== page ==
Let Them Run Their Own Labs

“Research is creating new knowledge.”
Neil Armstrong

I suspect that people have been arguing about teaching science since we started teaching science. There are multiple groups that each have their models and best practices. In recent years we have even seen the progression of specialized undergraduate majors. Which suggests that some schools think content that used to be part of a foundational bachelor’s degree is no longer necessary.

One of the things that most of the groups interested in science education agree on is the more like real science we can make the learning experience the better the learning and understanding of science will be. There are even some schools like Reed College that requires all their students to complete a senior thesis and oral defense, under a faculty members supervision, to earn a bachelor’s degree.

Imagine if every bachelor’s student could spend a year studying and writing about a topic in their field that interested them. Not only would students get to “geek out” about a topic that interested them, think about how much we would learn.

Chemical research lab, Beckenham. Two chemists at work, surrounded by equipment and apparatus. Archives & Manuscripts, This file comes from Wellcome Images, license CC BY 4.0
Chemical research lab, Beckenham. Two chemists at work, surrounded by equipment and apparatus. Archives & Manuscripts, This file comes from Wellcome Images, license CC BY 4.0

The problem with Reed’s model is that it does not scale. Reed College has an enrollment of 1400 students and a 9 to 1 student to faculty ratio. It’s not feasible to scale this to a Tier 1 research institution that has 25 – 40 thousand students and nowhere near a 9 to 1 student to faculty ratio. Faculty don’t have space in their research labs to support student populations in the 10s of thousands.

There have also been a lot of programs developed and tested to provide students with research experiences. Most of these programs are small only 20 – 30 students. Also, a lot of these programs are short 8 – 12 weeks during summer. Additionally, since most are small, they have become highly competitive leading to access to only the top students.

While these programs have their heart in the right place, they are not going to provide research experiences to all students with program sizes of 20 – 30 students. If we are going to have a goal of providing research experiences for all bachelor’s students, we need another approach.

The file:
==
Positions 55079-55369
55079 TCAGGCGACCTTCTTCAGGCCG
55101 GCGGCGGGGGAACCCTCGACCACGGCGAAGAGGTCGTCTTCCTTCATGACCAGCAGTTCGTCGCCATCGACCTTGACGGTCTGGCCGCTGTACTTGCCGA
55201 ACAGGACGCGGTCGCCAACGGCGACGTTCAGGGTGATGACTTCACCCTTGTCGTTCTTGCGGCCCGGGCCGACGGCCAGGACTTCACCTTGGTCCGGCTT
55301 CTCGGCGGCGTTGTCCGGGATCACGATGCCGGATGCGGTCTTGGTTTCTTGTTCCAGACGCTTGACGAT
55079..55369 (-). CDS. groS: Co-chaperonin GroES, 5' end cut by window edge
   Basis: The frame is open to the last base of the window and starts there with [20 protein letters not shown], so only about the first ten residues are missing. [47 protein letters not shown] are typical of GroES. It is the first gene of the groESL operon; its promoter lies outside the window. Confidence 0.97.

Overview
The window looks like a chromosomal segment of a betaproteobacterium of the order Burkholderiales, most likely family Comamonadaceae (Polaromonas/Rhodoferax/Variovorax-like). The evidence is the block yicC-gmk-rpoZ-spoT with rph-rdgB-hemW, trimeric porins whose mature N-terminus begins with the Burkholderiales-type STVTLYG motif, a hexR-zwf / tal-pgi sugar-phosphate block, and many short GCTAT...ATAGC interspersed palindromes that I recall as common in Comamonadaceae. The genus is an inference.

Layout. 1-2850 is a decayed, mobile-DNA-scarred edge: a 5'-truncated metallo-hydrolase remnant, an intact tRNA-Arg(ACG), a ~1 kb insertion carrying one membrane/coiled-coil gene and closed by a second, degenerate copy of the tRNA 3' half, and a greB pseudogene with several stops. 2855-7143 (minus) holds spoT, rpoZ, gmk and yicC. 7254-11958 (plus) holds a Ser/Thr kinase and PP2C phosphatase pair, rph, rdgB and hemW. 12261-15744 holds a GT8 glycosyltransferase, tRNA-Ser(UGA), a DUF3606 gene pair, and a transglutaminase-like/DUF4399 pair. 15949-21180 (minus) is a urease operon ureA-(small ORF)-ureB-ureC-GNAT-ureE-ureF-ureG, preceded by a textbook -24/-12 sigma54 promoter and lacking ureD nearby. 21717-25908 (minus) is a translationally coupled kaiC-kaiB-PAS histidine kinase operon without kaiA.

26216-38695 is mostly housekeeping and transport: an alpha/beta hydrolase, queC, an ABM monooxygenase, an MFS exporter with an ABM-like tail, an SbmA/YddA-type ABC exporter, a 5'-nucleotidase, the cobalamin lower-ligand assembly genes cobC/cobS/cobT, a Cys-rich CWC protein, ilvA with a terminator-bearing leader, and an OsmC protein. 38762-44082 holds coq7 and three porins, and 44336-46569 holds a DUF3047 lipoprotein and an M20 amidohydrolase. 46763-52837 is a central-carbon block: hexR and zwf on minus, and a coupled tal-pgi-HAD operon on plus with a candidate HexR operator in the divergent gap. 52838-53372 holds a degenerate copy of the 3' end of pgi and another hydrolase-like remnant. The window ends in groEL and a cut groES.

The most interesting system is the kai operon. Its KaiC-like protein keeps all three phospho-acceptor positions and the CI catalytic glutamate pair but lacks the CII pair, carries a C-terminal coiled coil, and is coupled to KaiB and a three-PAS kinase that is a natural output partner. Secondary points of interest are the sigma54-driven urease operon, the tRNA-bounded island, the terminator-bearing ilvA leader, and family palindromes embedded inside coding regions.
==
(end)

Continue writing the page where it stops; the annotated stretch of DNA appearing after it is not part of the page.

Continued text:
I have put a lot of thought into the idea of incorporation research into required laboratory science classes. If we incorporated a year-long research project in required laboratory courses all students would get research experiences. Additionally, the class would be more coherent because experiments would flow one to the other based on the results from previous work. However, research as a lab course is an idea for another day.

I recently came across an article that potentially presents another way to give students real research experiences. Before I get to the article, I want to show some of the background ideas that make this idea possible.
One of the most significant problems with scaling research experiences in a large university is the availability of space in faculty research labs and the availability of research mentors. It might be possible to reduce the burden on faculty by using the knowledge of the crowd.

We already use per – per instruction in large lecture classes, why not use it in research. After all, in professional research, you can’t look up the answer to your research question. In professional research, we talk to our colleagues and try out experiments until we get a direction or answer the question. Additionally, many of the groups that are interested in science education suggest having students work in groups.

The idea for undergraduate research comes from an article Pushing Boundaries: Undergrad launches student-driven particle astrophysics research group published in CU Boulder today on November 16, 2018. The article describes a research group formed by Jamie Principato that was established and run by undergraduates. The group is composed of 30 undergraduates who are designing and building an instrument to measure cosmic radiation. The group’s detector has already flown on high altitude balloons. You can read the full article here.

From my point of view, one of the most interesting things is that the 30 members of the group had little or no previous research experience. While Jamie Principato is an exceptional student, I can’t help but think undergraduate formed research groups could be the solution or at least part of the solution to undergraduate research experiences.

Depending on the question some of these groups could run for years with new undergraduates joining each year. If we think of undergraduate research groups having about 30 students than a departmental graduating class of 250 students would need nine groups a class of 500 would require 17 groups. With some proper planning and organizing this seems a reasonable number of groups for a department.

What do you think could student-run, and organized research groups be the solution to undergraduate research experiences for all students? Do you think undergraduate research experiences for all students are something we should be trying to develop? I think student-run and organized research groups could be the solution to undergraduate research experiences for all students, especially at large universities.

Thanks for Listing to My Musings
The Teaching Cyborg

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